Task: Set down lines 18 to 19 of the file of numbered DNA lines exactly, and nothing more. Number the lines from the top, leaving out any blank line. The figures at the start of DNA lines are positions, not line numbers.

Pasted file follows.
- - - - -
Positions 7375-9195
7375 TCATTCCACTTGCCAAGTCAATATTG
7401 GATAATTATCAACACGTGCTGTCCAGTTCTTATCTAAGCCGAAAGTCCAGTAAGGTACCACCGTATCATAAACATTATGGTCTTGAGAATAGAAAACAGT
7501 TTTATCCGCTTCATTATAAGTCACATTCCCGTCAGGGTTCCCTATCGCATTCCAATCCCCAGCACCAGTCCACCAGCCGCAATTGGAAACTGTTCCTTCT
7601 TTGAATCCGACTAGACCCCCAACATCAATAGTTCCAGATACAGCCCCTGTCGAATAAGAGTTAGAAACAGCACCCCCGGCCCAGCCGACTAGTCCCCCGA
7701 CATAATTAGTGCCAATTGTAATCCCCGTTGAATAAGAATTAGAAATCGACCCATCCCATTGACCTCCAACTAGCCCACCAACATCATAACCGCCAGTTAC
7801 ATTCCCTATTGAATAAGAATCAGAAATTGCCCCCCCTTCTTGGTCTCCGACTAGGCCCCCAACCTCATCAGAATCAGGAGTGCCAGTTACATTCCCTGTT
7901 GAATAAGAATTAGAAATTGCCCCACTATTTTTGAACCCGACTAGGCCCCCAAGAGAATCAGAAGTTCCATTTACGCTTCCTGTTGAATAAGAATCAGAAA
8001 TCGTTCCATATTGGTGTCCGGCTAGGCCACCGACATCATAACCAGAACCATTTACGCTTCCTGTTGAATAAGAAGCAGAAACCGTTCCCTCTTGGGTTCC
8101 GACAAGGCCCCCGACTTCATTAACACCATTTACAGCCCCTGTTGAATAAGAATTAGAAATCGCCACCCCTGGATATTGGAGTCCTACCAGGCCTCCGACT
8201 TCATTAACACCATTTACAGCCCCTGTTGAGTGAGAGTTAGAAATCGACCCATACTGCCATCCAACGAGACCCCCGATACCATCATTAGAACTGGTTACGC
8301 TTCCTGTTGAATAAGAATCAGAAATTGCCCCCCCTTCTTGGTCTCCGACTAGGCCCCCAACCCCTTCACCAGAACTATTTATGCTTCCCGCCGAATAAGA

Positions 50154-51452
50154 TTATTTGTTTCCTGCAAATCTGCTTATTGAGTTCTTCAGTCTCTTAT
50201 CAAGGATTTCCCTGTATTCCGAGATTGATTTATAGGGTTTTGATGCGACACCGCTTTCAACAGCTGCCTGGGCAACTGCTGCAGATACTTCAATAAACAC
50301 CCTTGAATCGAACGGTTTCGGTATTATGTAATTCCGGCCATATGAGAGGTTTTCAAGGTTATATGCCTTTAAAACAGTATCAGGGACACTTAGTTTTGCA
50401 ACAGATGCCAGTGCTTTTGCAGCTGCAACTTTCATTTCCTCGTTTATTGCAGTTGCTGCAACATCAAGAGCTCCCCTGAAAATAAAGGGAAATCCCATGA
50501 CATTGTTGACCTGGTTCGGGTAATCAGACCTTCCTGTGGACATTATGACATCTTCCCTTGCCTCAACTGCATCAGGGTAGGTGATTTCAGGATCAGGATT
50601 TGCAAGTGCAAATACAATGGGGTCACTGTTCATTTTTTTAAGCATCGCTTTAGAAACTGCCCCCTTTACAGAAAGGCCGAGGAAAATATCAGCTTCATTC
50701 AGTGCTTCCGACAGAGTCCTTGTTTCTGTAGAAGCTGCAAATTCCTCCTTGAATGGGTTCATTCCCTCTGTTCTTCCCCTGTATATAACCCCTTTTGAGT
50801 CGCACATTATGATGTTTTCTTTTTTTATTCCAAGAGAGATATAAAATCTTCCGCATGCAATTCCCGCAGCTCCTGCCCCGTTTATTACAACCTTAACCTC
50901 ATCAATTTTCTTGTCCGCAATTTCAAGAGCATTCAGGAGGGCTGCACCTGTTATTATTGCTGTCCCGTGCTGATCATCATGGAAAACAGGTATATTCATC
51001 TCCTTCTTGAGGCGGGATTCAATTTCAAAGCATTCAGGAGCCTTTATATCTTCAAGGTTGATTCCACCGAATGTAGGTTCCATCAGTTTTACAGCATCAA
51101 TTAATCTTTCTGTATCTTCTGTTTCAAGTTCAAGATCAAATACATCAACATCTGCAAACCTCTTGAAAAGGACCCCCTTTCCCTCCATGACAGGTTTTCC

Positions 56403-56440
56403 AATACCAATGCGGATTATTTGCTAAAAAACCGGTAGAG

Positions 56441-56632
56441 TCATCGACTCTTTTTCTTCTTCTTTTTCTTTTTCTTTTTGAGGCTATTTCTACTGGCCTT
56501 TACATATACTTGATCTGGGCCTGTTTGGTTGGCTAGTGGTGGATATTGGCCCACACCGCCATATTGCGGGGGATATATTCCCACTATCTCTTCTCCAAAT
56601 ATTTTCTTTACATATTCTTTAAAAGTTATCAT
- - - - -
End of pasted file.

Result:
50501 CATTGTTGACCTGGTTCGGGTAATCAGACCTTCCTGTGGACATTATGACATCTTCCCTTGCCTCAACTGCATCAGGGTAGGTGATTTCAGGATCAGGATT
50601 TGCAAGTGCAAATACAATGGGGTCACTGTTCATTTTTTTAAGCATCGCTTTAGAAACTGCCCCCTTTACAGAAAGGCCGAGGAAAATATCAGCTTCATTC